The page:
it finds that future coordinated debt relief initiatives will face higher 
hurdles to success. Applying lessons from the past restructurings to the G20 
Common Framework can increase its effectiveness and avoid the shortcomings 
faced by earlier initiatives.

     "The choices policymakers make in the next few years will decide the 
course of the next decade," said Mari Pangestu, the World Bank's Managing 
Director for Development Policy and Partnerships.

     "The immediate priority should be to ensure that vaccines are deployed 
more widely and equitably so the pandemic can be brought under control. But 
tackling reversals in development progress such as rising inequality will 
require sustained support. In a time of high debt, global cooperation will be 
essential to help expand the financial resources of developing economies so 
they can achieve green, resilient, and inclusive development," he added.

     The second analytical section examines the implications of boom-and-bust 
cycles of commodity prices for emerging market and developing economies, most 
of which are heavily dependent on commodity exports. 

     It finds that these cycles were particularly intense in the past two 
years, when commodity prices collapsed with the arrival of COVID-19 and then 
surged, in some cases to all time-highs last year. Global macroeconomic 
developments and commodity supply factors will likely cause boom-bust cycles 
to continue in commodity markets.

     For many commodities, these cycles may be amplified by the forces of 
climate change and the energy transition away from fossil fuels. The analysis 
also shows that commodity-price booms since the 1970s have tended to be 
larger than busts, creating significant opportunities for stronger and more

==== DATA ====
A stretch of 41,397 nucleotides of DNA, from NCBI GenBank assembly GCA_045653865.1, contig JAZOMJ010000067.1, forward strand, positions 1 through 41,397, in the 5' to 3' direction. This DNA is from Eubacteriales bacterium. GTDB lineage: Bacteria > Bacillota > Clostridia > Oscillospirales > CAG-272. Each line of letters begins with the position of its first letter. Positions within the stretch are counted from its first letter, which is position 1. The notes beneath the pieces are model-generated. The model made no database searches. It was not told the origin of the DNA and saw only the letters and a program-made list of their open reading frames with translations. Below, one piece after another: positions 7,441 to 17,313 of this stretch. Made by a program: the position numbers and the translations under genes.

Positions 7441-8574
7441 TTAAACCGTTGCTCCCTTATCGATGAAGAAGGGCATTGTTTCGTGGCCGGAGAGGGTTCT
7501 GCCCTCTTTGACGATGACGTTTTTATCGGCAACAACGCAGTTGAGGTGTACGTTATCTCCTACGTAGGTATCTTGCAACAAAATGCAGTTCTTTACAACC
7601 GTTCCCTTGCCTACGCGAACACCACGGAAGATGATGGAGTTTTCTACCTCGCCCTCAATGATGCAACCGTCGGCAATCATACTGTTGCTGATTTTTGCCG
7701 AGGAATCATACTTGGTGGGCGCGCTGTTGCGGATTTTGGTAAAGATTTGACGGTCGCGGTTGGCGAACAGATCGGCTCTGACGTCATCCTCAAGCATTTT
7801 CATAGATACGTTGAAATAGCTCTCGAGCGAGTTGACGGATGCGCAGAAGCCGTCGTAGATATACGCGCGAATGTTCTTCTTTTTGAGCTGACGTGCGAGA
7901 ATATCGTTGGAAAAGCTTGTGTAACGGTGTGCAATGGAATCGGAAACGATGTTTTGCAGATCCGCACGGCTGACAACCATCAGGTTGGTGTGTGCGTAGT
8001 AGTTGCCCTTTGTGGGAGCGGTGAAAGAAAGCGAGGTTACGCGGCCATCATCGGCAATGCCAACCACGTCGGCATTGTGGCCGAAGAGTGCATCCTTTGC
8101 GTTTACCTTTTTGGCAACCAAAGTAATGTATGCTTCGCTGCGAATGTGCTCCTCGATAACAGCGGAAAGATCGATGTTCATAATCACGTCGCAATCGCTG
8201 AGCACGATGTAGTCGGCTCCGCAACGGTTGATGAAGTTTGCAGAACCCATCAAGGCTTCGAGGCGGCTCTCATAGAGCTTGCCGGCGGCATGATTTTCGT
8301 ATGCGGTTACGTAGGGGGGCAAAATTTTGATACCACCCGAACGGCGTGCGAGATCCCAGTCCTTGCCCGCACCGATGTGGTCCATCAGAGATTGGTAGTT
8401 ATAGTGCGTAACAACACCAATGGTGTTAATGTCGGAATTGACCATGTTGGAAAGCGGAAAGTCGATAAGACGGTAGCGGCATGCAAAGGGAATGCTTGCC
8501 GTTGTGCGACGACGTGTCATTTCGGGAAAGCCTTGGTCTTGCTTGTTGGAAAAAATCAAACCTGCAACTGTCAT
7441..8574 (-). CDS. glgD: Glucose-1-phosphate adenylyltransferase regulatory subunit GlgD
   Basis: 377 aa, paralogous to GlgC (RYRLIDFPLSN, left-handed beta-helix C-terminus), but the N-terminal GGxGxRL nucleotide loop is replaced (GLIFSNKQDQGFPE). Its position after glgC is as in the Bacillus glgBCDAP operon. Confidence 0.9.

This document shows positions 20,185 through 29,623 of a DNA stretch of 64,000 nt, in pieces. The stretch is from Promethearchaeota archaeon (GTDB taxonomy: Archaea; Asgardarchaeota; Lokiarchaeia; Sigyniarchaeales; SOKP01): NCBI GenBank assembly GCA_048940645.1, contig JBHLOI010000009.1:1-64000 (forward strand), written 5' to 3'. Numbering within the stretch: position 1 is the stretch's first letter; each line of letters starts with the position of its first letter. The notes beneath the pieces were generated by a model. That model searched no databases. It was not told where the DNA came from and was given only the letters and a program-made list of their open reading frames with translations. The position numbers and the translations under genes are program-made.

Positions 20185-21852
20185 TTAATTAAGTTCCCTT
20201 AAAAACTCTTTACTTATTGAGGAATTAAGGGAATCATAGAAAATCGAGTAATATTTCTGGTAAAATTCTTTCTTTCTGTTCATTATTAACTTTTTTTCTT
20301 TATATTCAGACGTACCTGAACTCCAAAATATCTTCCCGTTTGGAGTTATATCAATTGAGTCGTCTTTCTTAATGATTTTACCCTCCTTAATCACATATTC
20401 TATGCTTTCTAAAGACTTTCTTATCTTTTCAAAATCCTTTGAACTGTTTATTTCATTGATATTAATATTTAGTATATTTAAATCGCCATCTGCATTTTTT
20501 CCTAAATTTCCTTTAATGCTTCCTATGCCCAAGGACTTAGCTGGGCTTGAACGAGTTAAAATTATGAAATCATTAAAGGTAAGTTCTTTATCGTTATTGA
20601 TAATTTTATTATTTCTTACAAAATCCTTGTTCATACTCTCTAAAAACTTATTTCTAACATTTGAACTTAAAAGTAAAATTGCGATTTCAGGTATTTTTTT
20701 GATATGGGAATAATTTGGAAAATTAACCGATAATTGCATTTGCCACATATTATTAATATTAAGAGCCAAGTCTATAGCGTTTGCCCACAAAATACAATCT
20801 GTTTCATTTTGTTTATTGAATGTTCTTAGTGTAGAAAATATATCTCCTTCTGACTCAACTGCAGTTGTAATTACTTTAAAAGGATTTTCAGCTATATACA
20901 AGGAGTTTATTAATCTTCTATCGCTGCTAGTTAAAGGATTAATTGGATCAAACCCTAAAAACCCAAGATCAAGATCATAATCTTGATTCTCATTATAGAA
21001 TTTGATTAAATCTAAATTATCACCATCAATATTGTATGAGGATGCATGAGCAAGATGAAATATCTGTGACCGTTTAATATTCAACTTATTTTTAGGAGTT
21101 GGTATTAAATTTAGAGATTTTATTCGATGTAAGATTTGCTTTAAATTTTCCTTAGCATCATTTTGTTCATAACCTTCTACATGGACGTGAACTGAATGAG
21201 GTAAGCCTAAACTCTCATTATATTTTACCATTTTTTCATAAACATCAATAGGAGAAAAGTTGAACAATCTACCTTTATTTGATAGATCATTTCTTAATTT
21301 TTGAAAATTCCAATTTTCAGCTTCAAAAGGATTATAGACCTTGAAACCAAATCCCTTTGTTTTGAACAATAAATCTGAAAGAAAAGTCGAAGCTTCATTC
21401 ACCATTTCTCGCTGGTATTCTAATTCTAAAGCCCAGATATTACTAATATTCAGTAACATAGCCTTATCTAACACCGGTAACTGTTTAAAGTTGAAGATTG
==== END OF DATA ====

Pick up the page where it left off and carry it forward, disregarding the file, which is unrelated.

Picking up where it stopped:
sustainable growth in commodity-exporting countries-if they employ 
disciplined policies during booms to take advantage of windfalls.

     The third analytical section explores COVID-19's impact on global 
inequality. It finds that the pandemic has raised global income inequality, 
partly reversing the decline that was achieved over the previous two decades. 

     It has also increased inequality in many other spheres of human 
activity-in the availability of vaccines; in economic growth; in access to 
education and health care; and in the scale of job and income losses, which 
have been higher for women and low-skilled and informal workers. 

     This trend has the potential to leave lasting scars: for example, losses 
to human capital caused by disruptions in education can spill over across 

     Ayhan Kose, Director of the World Bank's Prospects Group, said: "In 
light of the projected slowdown in output and investment growth, limited 
policy space, and substantial risks clouding the outlook, emerging and 
developing economies will need to carefully calibrate fiscal and monetary 
policies. They also need to undertake reforms to erase the scars of the 
pandemic. These reforms should be designed to improve investment and human 
capital, reverse income and gender inequality, and cope with challenges of 
climate change."



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Editor : M. Shamsur Rahman

Published by the Editor on behalf of Independent Publications Limited at Media Printers, 446/H, Tejgaon I/A, Dhaka-1215.
Editorial, News & Commercial Offices : Beximco Media Complex, 149-150 Tejgaon I/A, Dhaka-1208, Bangladesh. GPO Box No. 934, Dhaka-1000.

Editor : M. Shamsur Rahman
Published by the Editor on behalf of Independent Publications Limited at Media Printers, 446/H, Tejgaon I/A, Dhaka-1215.
Editorial, News & Commercial Offices : Beximco Media Complex, 149-150 Tejgaon I/A, Dhaka-1208, Bangladesh. GPO Box No. 934, Dhaka-1000.